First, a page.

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Although once you cut through the authors esoteric and obtuse writing style this book manages to make some good points.
The weakness in this mini-tome is in its feeble attempt to create new terms and
labels for the "e" generation. Terms like "disintermediation" (this word doesn't exist anywhere but in the minds of the authors) and the appellation "navigators" belongs more to a Star Trek scenario.
The authors also seem to be unaware that we do not live in a linear world. In most of the world today, you need a "navigator" just to find food and avoid the violence and mayhem.
Messers' Evans and Worster need to spend a little more time in the real world, not in the cloistered halls of Harvard.

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Think of this book not as "Internet Policy for Dummies" but as "Internet Policy for the Educated Layman." Abelson, Ledeen, and Lewis survey a broad swath of tech policy territory -- privacy, search, encryption, free speech, copyright, spectrum policy -- and provide the reader with a nice history and technology primer on each topic.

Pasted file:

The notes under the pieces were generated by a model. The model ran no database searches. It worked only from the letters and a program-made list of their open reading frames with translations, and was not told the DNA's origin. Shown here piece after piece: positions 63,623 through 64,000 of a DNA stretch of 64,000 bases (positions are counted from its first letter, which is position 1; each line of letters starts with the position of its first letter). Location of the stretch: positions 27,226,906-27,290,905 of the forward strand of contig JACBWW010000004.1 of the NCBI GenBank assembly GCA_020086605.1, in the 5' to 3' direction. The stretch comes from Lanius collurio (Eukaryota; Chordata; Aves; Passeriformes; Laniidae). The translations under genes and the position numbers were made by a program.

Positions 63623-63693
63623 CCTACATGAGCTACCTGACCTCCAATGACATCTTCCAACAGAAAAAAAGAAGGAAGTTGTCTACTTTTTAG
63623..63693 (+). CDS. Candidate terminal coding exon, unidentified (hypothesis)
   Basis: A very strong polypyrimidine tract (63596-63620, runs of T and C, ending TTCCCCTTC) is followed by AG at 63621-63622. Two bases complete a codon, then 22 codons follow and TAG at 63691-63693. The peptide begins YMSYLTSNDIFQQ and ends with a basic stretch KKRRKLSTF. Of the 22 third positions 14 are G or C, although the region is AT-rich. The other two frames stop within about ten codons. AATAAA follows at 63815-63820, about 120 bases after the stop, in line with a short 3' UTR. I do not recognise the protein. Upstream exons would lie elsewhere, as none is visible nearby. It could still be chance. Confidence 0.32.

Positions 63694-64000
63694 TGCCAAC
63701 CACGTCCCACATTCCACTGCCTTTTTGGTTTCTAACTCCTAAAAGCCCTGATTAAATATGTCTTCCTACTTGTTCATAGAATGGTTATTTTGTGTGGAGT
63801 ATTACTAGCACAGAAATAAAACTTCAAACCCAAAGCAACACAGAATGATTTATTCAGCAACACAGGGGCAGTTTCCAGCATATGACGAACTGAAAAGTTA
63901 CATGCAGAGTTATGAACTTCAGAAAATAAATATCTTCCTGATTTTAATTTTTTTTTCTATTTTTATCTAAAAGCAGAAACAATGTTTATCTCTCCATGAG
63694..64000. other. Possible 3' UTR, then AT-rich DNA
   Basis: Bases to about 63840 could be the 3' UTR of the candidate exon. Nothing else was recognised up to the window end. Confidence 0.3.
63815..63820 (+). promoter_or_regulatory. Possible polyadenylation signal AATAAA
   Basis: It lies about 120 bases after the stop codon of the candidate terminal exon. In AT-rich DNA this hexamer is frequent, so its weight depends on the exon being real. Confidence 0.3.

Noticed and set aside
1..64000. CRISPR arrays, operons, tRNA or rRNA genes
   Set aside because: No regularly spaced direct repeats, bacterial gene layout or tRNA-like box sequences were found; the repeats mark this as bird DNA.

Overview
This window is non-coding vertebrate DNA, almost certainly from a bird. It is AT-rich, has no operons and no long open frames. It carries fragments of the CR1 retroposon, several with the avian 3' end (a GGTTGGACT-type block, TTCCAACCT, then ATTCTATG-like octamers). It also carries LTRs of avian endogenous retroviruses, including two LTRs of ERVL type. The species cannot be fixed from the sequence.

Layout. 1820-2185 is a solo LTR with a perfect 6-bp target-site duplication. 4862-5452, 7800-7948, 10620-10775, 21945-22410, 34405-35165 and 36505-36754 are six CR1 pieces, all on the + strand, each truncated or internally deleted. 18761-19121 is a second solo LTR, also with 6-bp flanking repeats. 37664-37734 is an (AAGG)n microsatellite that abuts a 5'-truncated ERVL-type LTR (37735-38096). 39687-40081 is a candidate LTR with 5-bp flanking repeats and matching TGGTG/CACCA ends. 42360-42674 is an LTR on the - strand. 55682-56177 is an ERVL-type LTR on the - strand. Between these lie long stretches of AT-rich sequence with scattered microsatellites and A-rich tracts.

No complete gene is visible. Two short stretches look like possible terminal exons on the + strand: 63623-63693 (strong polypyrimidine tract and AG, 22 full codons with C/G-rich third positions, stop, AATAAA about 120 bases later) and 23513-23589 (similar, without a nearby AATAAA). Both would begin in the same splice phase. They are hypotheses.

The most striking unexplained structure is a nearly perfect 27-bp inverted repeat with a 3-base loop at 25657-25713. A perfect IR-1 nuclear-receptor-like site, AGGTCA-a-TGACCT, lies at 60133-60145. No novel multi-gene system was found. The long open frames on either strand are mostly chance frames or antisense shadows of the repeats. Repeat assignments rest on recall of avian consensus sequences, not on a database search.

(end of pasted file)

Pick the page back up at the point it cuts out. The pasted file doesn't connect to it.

The authors aren't really seeking to be polemical in this book by advancing a single thesis or worldview. To the extent the book's chapters are guided by any central theme, it comes in the form of the "two basic morals about technology" they outline in Chapter 1:
(1) "The first is that information technology is inherently neither good nor bad -- it can be used for good or ill, to free us or to shackle us.
(2) Second, new technology brings social change, and change comes with both risks and opportunities. All of us, and all of our public agencies and private institutions, have a say in whether technology will be used for good or ill and whether we will fall prey to its risks or prosper from the opportunities it creates."
Mostly, what they aim to show is that digital technology is reshaping society and, whether we like or it not, we better get used to it -- and quick!
Like John Palfrey and Urs Gasser's excellent book Born Digital, Blown to Bits is very accessible and each chapter contains a great deal of useful information to bring you up to speed on the hottest tech policy debates under the sun.
You can find my full review of Blown to Bits on the Technology Liberation Front blog:

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